White Hall Cabernet Franc 2014

I like a good Cabernet Franc.  So, when I see one on the shelves of my local store, I tend to gravitate toward it like a little rocket ship sucked in by Gorath.  Gorath, for those who haven’t been watching old science fiction movies, is a super dense “wandering” star featured in an eponymous 1960’s Japanese movie.  In addition to this wine being a varietal very frequently used in blending rather than a single star in the bottle, it was made by a vintner in Virginia.  OMG!  The gravitational pull just doubled.

Winemaker:  White Hall Vineyards
Varietal: Cabernet Franc
Vintage:  2014
Appellation:  Monticello, Virginia
Price:  $14.99 at Trader Joe’s

Notes:  This White Hall offering was a pretty ruby in color with scents of red berries, menthol and turpentine in the bouquet.  The body was light and acidity fairly high while tannins were medium.  Alcohol was at 13%.  I got quite a bit of pepper on the palate along with currant, pomegranate and turpentine.  In a perfect world, I would have enjoyed it all the more with less turpentine and more body.  Even so, it was certainly no plonk, especially if you like a racier style of red.

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Horton Norton 2011

This is the second of the two selections I brought back from the Vintage Virginia 2013 wine festival.  The brief sample I got at the Horton booth put this wine on my “buy” list.  Of course, it didn’t hurt that it was a varietal I’d never tasted.  I enjoy new wine experiences.  And then there was the name.  The name of the wine made me immediately think of Dr. Seuss.  You know … Horton Hears a Who.  But in this case, Horton Makes a Norton.  OK!  I’ll admit that I have a warped imagination and sense of humor.

Horton Vineyards is a winemaker in Gordonsville, VA.  Given that the Norton grape varietal – named for it’s creator Dr. Daniel Norton – was first grown in Virginia, this seems like a natural fit.  From it’s origins in the Richmond area, Norton cultivation has spread to the Mid-Atlantic States and the Midwest.  Evidently, the Missouri wine industry relies heavily on the Norton.  This selection, however, is from it’s home turf.

Winemaker:  Horton Vineyards
Varietal:  Norton
Vintage:  2011
Appellation:  Monticello, Virginia AVA
Price:  $15.00

Notes:  Not only do I like tasting varietals that are new to me, but I also like pleasant surprises.  This wine, my friends, was truly a pleasant surprise.  In the glass the Norton Horton made was a deep purple.  On the nose I smelled tangy berries, earth, spice and violets.  It was medium-bodied with good acidity and dry at 13% alcohol.  The flavors for me were dark sweet berries at the fore (blackberry, black currant), a hint of pepper, notes of black plum and hints of fruit bread as well.  Tannins were soft but present.  On the finish I found a green, leafy note and cranberry.  While I’m sure the wine could pair well with food, this is the kind of vino I like to just sip on it’s own because as it runs the palate you get an enjoyable variety of flavor experiences.  It’s also a well balanced red in my opinion.  The Norton wines were called Virginia Claret in the 1800’s, and there is something of the more restrained European tradition in this selection.  I enjoyed it and was glad to note recently that it is available at my local Safeway!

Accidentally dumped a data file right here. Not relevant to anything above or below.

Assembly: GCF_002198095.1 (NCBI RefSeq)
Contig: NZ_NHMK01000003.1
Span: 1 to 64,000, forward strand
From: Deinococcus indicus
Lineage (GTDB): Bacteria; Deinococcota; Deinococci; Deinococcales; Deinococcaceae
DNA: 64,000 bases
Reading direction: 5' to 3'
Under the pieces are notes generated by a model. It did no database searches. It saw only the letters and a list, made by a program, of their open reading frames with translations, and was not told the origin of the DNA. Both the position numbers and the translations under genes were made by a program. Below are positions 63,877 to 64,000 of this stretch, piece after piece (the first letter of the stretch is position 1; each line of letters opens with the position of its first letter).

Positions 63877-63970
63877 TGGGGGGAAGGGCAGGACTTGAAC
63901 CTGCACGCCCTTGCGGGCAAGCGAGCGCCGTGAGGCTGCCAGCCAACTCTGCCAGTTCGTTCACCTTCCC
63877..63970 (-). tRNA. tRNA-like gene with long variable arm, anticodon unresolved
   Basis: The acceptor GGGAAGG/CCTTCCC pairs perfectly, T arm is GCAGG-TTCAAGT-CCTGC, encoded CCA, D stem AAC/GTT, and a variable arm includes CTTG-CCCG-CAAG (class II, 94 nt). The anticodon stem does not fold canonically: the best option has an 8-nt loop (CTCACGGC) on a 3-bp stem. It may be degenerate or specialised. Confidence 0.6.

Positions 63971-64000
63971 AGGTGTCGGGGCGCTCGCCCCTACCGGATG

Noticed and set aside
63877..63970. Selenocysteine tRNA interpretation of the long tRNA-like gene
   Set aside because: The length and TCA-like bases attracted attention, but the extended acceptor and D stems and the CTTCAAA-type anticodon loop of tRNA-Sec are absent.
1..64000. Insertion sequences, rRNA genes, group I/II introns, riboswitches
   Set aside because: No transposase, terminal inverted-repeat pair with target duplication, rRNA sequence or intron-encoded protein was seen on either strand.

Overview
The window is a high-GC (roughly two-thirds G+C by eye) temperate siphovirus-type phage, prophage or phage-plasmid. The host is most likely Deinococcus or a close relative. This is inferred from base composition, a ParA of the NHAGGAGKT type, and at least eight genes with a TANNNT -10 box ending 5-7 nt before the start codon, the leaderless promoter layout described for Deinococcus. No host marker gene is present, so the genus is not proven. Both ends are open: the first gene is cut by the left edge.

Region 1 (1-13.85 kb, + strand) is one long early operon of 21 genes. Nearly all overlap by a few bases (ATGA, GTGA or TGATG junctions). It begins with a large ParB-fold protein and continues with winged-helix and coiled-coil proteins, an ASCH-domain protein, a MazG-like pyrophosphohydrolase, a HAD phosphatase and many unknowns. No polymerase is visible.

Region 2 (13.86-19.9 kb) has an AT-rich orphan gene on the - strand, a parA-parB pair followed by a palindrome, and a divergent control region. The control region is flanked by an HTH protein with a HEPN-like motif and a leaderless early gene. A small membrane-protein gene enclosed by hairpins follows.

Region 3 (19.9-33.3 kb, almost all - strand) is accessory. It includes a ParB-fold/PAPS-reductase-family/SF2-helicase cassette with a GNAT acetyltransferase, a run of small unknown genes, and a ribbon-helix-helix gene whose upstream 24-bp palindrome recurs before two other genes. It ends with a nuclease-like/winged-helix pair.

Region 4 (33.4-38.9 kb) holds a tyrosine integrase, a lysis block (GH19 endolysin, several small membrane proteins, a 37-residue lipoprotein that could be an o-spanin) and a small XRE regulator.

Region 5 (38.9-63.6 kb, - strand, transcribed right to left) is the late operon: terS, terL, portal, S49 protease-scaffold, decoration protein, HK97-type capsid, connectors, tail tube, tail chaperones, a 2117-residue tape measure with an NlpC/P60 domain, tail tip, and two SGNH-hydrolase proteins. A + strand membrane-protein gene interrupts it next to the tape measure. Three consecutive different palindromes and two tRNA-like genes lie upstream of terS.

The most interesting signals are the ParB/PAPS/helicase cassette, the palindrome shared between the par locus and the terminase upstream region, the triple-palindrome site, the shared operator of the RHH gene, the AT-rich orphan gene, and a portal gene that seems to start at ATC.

Important: I am not a professional sommelier or wine connoisseur.  See “About” for the full disclaimer.

First Colony Chardonnay 2011

This is the first of the two selections I brought back with me from the Vintage Virginia 2013 wine festival a few weeks ago.  This is a winery that was new to me, and I was intrigued enough by a quick sip or two of their wines to want to experience more.  I probably would have purchased more than just one bottle then if I’d had the room to tote them home with me.

First Colony makes a couple of Chardonnays.  One is labeled Estate Reserve and spends some eighteen months in a combination of new American and neutral French oak barrels.  This one, on the other hand, is unoaked.

Winemaker:  First Colony Winery
Varietal:  Chardonnay
Vintage:  2011
Appellation:  Monticello, Virginia AVA
Price:  $14.00

Notes:  This Virginia Chardonnay was a medium yellow in the glass with a tinge of goldenrod.  On the nose I detected light fig and citrus with some floral hints.  It was a medium-bodied Chardonnay, and the acidity was fairly lively.  On the palate I tasted fig, citrus, brown spice, and the slightest touch of butter with a nice grassy finish.  Alcohol is at 11.4%, but it didn’t present as a sweet wine.  I definitely enjoyed the fact that the flavor profile was just a tad outside the “usual” for Chardonnays I run across.  I liked it.   By the way, the winemaker says this wine presents with banana, lime and kiwi flavors.  Maybe my taster was off this go-round, but I’m sticking with my notes.  If you give it a try, please post a comment and let me know what you think.  Either way, I thought it was a pleasant Chardonnay that would pair very nicely with some succulent summer barbecue – chicken or pork, your choice.

Important: I am not a professional sommelier or wine connoisseur.  See “About” for the full disclaimer.